Amethyst is a semiprecious stone that is often used in jewelry and is the traditional birthstone for February.
Amethyst is a purple variety of quartz (SiO2) and owes its violet color to irradiation, impurities of iron and in some cases other transition metals, and the presence of other trace elements, which result in complex crystal lattice substitutions. The hardness of the mineral is the same as quartz, thus making it suitable for use in jewelry.
Hue and tone
Amethyst occurs in primary hues from a light lavender or pale violet, to a deep purple. Amethyst may exhibit one or both secondary hues, red and blue. High quality amethyst can be found in Siberia, Sri Lanka, Brazil, Uruguay, and the Far East. The ideal grade is called "Deep Siberian" and has a primary purple hue of around 75–80%, with 15–20% blue and (depending on the light source) red secondary hues. ‘Rose de France’ is defined by its markedly light shade of the purple, reminiscent of a lavender/lilac shade. These pale colors were once considered undesirable but have recently become popular due to intensive marketing.
Green quartz is sometimes incorrectly called green amethyst, which is a misnomer and not an appropriate name for the material, the proper terminology being prasiolite. Other names for green quartz are vermarine or lime citrine.
Amethyst frequently shows color zoning, with the most intense color typically found at the crystal terminations. One of a gem cutter’s tasks is to make a finished product with even color. Sometimes, only a thin layer of a natural, uncut amethyst is violet colored, or the color is very uneven. The uncut gem may have only a small portion that’s suitable for faceting.
The color of amethyst has been demonstrated to result from substitution by irradiation of trivalent iron (Fe3+) for silicon in the structure, in the presence of trace elements of large ionic radius, and, to a certain extent, the amethyst color can naturally result from displacement of transition elements even if the iron concentration is low. Natural amethyst is dichroic in reddish violet and bluish violet, but when heated, turns yellow-orange, yellow-brown, or dark brownish and may resemble citrine, but loses its dichroism, unlike genuine citrine. When partially heated, amethyst can result in ametrine.
Amethyst can fade in tone if overexposed to light sources and can be artificially darkened with adequate irradiation. It does not fluoresce under either short-wave or long-wave UV light.
Amethyst is found in many locations around the world. Between 2000 and 2010, the greatest production was from Marabá and Pau d'Arco, Pará, and the Paraná Basin, Rio Grande do Sul, Brazil; Sandoval, Santa Cruz, Bolivia; Artigas, Uruguay; Kalomo, Zambia; and Thunder Bay, Ontario. Lesser amounts are found in many other locations in Africa, Brazil, Spain, Argentina, Russia, Afghanistan, South Korea, Mexico, and the United States.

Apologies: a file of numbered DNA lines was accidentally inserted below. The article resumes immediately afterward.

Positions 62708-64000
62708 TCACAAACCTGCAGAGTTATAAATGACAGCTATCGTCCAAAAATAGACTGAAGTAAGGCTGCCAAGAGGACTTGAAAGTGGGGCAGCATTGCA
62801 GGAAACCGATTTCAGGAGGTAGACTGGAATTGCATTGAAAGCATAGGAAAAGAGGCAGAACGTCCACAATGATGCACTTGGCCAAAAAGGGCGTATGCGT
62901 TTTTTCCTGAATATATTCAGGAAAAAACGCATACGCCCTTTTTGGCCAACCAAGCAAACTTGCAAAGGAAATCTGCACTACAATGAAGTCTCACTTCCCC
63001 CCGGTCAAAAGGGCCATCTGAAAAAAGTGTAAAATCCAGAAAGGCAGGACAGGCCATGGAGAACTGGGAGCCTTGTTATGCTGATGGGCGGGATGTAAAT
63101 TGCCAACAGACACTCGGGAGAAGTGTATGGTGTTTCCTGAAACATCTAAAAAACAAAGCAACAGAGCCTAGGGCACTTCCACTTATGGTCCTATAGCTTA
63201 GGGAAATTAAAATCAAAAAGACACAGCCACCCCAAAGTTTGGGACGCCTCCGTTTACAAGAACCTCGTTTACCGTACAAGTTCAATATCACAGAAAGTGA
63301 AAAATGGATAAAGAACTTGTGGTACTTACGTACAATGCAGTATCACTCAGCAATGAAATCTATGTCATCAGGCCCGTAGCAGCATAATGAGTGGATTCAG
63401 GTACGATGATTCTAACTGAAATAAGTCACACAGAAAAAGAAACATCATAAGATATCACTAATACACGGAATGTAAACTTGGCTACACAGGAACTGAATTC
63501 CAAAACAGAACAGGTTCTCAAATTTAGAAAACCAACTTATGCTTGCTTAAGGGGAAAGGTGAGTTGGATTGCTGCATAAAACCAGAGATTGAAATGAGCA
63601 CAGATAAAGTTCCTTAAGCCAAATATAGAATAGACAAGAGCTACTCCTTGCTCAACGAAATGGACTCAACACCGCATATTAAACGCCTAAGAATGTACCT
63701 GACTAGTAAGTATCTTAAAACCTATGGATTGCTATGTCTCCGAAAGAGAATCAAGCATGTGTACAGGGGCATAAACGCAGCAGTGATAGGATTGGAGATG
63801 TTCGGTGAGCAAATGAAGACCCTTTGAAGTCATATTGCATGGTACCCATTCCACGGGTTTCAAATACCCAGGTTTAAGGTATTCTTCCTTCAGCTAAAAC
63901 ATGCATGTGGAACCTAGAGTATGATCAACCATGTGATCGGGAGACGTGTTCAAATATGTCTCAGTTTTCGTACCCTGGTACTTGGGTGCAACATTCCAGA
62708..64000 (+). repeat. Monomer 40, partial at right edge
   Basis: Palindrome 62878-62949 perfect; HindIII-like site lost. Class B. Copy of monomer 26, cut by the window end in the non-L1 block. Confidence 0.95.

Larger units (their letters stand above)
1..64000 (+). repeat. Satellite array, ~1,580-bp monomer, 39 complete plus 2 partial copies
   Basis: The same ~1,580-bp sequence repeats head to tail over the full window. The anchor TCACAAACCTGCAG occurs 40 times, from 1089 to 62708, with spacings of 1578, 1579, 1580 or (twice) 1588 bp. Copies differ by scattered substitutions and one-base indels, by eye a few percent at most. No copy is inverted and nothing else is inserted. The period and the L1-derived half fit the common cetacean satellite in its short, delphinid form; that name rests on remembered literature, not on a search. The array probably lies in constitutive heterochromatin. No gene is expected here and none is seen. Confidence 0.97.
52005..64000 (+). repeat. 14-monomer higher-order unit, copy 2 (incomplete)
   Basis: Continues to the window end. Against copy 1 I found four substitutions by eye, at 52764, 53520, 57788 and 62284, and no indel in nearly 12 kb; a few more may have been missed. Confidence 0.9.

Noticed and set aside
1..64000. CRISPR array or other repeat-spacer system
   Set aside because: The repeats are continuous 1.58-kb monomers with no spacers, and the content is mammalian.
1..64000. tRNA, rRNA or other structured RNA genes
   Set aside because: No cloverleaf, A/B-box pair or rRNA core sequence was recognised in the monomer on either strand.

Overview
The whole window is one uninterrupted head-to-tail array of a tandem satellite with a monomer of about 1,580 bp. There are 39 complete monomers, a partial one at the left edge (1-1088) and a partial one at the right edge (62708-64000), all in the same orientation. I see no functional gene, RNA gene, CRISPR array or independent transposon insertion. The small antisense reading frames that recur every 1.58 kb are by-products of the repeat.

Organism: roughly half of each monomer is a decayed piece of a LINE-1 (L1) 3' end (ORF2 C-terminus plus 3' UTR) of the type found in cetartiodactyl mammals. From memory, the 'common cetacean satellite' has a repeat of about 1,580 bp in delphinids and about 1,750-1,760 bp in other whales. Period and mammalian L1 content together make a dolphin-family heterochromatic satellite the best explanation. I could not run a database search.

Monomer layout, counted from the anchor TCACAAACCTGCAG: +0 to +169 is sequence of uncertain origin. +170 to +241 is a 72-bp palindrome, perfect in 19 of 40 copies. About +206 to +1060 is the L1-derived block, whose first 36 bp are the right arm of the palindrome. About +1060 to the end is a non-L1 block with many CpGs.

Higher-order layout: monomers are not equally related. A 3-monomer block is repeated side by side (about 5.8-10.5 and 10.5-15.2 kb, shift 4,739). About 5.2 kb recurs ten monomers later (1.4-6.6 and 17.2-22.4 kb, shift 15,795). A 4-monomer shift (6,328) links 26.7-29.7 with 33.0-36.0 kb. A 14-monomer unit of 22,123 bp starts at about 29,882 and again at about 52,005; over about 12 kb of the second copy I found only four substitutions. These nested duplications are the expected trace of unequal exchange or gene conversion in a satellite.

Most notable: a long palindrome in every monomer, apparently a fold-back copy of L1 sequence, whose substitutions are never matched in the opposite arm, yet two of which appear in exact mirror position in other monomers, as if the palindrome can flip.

Amethyst is produced in abundance from the state of Rio Grande do Sul in Brazil where it occurs in large geodes within volcanic rocks. Many of the hollow agates of southwestern Brazil and Uruguay contain a crop of amethyst crystals in the interior. Artigas, Uruguay and neighboring Brazilian state Rio Grande do Sul are large world producers, with lesser quantities mined in Minas Gerais and Bahia states.
Amethyst is also found and mined in South Korea. The large opencast amethyst vein at Maissau, Lower Austria, was historically important, but is no longer included among significant producers. Much fine amethyst comes from Russia, especially from near Mursinka in the Ekaterinburg district, where it occurs in drusy cavities in graniticrocks. Amethyst was historically mined in many localities in south India, though these are no longer significant producers. One of the largest global amethyst producers is Zambia in southern Africa with an annual production of about 1000 tons.
Amethyst occurs at many localities in the United States. The most important production is at Four Peaks, Gila and Maricopa Counties, Arizona, and Jackson's Crossroads, Wilkes County, Georgia. Smaller occurrences have been reported in the Red Feather Lakes, near Fort Collins, Colorado; Amethyst Mountain, Texas; Yellowstone National Park; Delaware County, Pennsylvania; Haywood County, North Carolina; Deer Hill and Stow, Maine and in the Lake Superior region of Minnesota, Wisconsin and Michigan. Amethyst is relatively common in the Canadian provinces of Ontario and Nova Scotia. The largest amethyst mine in North America is located in Thunder Bay, Ontario.
Amethyst is the official state gemstone of South Carolina. Several South Carolina amethysts are on display at the Smithsonian Museum of Natural History.
Amethyst was used as a gemstone by the ancient Egyptians and was largely employed in antiquity for intaglio engraved gems.
The Greeks believed amethyst gems could prevent intoxication, while medieval European soldiers wore amethyst amulets as protection in battle in the belief that amethysts heal people and keep them cool-headed. Beads of amethyst were found in Anglo-Saxon graves in England.Anglican bishops wear an episcopal ring often set with an amethyst, an allusion to the description of the Apostles as "not drunk" at Pentecost in Acts 2:15.
A large geode, or "amethyst-grotto", from near Santa Cruz in southern Brazil was presented at a 1902 exhibition in Düsseldorf, Germany.